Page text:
Time
7 hours 47 minutes
Difficulty
Advanced
CEU/CPE
10

Video Description

This lesson focuses on the Windows scheduling tools to schedule batch and non-batch scripts using the following Windows scheduling tools:

  • Ap
  • Sketch task

These tools are designed to make an application work at a scheduled time so information can be collected. Participants learn step by step instructions in creating new tasks.

Video Transcription

00:04
where did kind of dug into baskets pretty heavily. And we did that, as I said for a reason. And one of the things that we are gonna want to do with Bash scripts is scheduled or schedule, even just non bash scripts and regular programs that I prefer scheduling baskets myself
00:18
the way we're gonna schedule these things with two possible commands. We could do it with that,
00:24
or we can do it with sketch tasks.
00:28
These two commands are Windows scheduling tools that are designed to
00:33
scheduled it. It's a Z Z sounds are designed to make an application executed a later time. They're primarily used for backups or for troubleshooting maintenance, that sort of thing.
00:43
But a lot of computers have tons of these tasks on them,
00:48
and so you can easily hide among them.
00:50
So, for example, if you know that this user logs off every day or not, logs off but leaves their desk every day for an hour. A 12 because they've got a scheduled luncheon 12 and they don't want to miss it.
01:00
If you put your script in to kick up a reverse ah, remote desktop protocol at 12 every day,
01:08
then when they kind of get booted off of their session, they won't even notice that they get back in the room. The computer just locked.
01:17
Or perhaps if you have a situation where
01:19
you know this is admin goes home at five
01:23
and this can kick up whatever traffic might have alerted him if he'd been there had been paying attention
01:30
at that time where you'll be safe.
01:32
So we're gonna look at the tasks that are scheduled.
01:34
Well, first we're gonna check at at is the old version of the schedule. Or,
01:40
um, it's simpler. Not very useful. You probably won't
01:44
finds much, but we can check
01:48
eso actually find out what I what is currently scheduled with that you just type at
01:53
enter No entries last night. Very useful.
01:57
Let's check sketch tasks. Maybe they've got something. Oh, they've got everything
02:01
sweet.
02:02
So, as you see, there are all sorts of stuff. There. Auto wakes. There's gadget manager. All of these things
02:10
you see here for different shell or different folders, different task names,
02:15
they do different things.
02:16
Most of them seemed to come from windows. So again, you're looking for a place to stash your stuff.
02:23
Microsoft windows. Something probably safe place.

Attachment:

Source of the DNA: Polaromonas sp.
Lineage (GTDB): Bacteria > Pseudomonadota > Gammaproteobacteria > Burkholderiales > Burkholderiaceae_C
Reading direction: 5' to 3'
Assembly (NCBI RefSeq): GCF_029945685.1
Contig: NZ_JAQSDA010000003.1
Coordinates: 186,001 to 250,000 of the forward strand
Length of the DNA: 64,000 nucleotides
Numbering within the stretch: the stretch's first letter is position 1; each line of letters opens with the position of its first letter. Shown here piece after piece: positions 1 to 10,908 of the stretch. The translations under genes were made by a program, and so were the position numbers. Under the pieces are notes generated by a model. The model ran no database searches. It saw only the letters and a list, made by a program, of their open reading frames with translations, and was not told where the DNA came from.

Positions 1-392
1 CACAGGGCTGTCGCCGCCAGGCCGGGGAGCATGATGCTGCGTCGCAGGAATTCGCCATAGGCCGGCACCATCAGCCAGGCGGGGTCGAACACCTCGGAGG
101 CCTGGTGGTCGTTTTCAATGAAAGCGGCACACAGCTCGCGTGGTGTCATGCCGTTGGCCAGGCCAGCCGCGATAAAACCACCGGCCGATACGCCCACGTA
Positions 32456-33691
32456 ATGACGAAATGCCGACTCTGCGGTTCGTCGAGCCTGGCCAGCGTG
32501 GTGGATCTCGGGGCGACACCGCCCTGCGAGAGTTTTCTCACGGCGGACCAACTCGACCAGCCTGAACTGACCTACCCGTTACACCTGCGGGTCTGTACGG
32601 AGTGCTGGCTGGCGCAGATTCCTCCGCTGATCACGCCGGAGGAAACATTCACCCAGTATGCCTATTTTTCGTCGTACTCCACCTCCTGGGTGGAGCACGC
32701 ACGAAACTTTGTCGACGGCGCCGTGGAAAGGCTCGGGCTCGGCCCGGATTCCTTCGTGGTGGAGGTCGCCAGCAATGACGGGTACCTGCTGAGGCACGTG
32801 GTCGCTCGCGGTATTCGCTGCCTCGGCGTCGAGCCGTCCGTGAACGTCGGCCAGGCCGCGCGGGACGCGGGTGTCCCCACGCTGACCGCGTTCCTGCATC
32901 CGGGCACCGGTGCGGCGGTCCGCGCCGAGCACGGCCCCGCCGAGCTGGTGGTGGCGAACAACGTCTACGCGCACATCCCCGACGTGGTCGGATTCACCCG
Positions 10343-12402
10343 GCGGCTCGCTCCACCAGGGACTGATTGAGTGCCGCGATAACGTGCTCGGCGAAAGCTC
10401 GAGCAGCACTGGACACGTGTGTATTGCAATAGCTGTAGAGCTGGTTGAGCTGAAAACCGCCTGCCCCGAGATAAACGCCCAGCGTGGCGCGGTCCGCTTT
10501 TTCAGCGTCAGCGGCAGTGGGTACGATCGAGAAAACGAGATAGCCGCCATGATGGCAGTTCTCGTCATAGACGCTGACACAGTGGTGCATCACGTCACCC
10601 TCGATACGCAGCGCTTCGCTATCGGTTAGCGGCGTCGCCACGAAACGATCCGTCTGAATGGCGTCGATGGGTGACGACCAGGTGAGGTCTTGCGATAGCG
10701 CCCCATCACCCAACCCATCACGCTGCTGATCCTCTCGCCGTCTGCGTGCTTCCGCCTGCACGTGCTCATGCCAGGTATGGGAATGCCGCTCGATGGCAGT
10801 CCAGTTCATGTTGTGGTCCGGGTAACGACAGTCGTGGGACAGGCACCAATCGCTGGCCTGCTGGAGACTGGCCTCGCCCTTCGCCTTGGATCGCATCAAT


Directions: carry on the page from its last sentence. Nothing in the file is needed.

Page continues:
02:29
We're really anywhere in the mike in the making A folder.
02:32
Aah! These sketched asks you could take out if you were doing information gathering. You could put them in your file that we have been using. I generally don't,
02:42
um
02:43
unless I find something interesting where they're doing backups to a specific server. By the time you get to the point of going through sketch task, you've already collected the interesting stuff. This is just kind of
02:53
tedious network e details, but you never know. So it's worth glancing through.
02:59
However,
03:00
we're not here to do that right now. We're here to create a new task.
03:04
So let's see how we do that. First we clear so we don't have our screen all cluttered up,
03:07
and we're gonna do
03:09
slash question.
03:10
Okay,
03:13
create.
03:15
That's what we want to do. Right?
03:16
Let's see what Creed has to say.
03:19
Okay. Has to say a lot.
03:21
Okay. Scroll back. Stopped her to do.
03:24
All right. So
03:29
slash s system. What does that mean?
03:31
Means the remote system.
03:32
If you need to do this, if you need to schedule a task to go on another computer
03:38
and you know that your access and currently admin or some account which would actually let you do that
03:45
sketch tasks just gained access to the entire network for you
03:49
so long. Of course, if they have the executed bols you need on there or even just,
03:54
you know, the ability to get those executed was easily. But sketch tasks can. Actually, you can create a task for a remote system you want to access
04:02
for 30 seconds from now and bam, you're in.
04:06
No, you see username, the user context under which you wanted to execute
04:12
the password for that user so we might use the user account the admin account we created recently.
04:18
There's an argue, which is a run as user, which is different from the user.
04:24
This basically will actually generate up its own
04:30
user name under which to run. Rather than just using whatever context you give it. You can actually give it a proper context and then give it a run. As so that will be this user name under this user name,
04:42
which is sort of complicated, and it's not really something we want to use right now, but it's doable
04:46
and then schedule, says how, after we want to do it,
04:50
Um, I'll tell you one of my favorite well, one of the favorites among people in one of my old classes was to every minute spot a calculator.
05:00
We were bad people or two every minute run a task which created another task, which created another task. Etcetera, etcetera. Just fun, things like that.
05:10
This, though I can't alike on Idol.
05:14
When the system goes idle,
05:16
you can start this task.
05:20
It's kind of nice someone, you know,
05:24
let their machine go idle. It spawns up a command prompt response up a Net cat listener and gives them that gives you access to a command problem because you know that guy's not listening
05:31
or on start, which is again a great way to do it if you want it to. Every time someone starts up the computer, this happens
05:40
but
05:41
again,
05:42
sort of the most common or not most common but the most useful when I found for sketch tasks as opposed to the other backdoor methods,
05:49
is actually doing a daily or even weekly. If you're not going to be using the system extremely often, usually a daily
05:57
a specific time, the time that you've identified as being useful.
06:01
So it'll be. So far, what we've got is going to be sketch desks, create username, account for password
06:10
password. He gave it
06:12
sc daily
06:15
and let's see what else we've got.
06:19
So you've got days here. We can do it differently. Weaken do instead of SC we could do slash d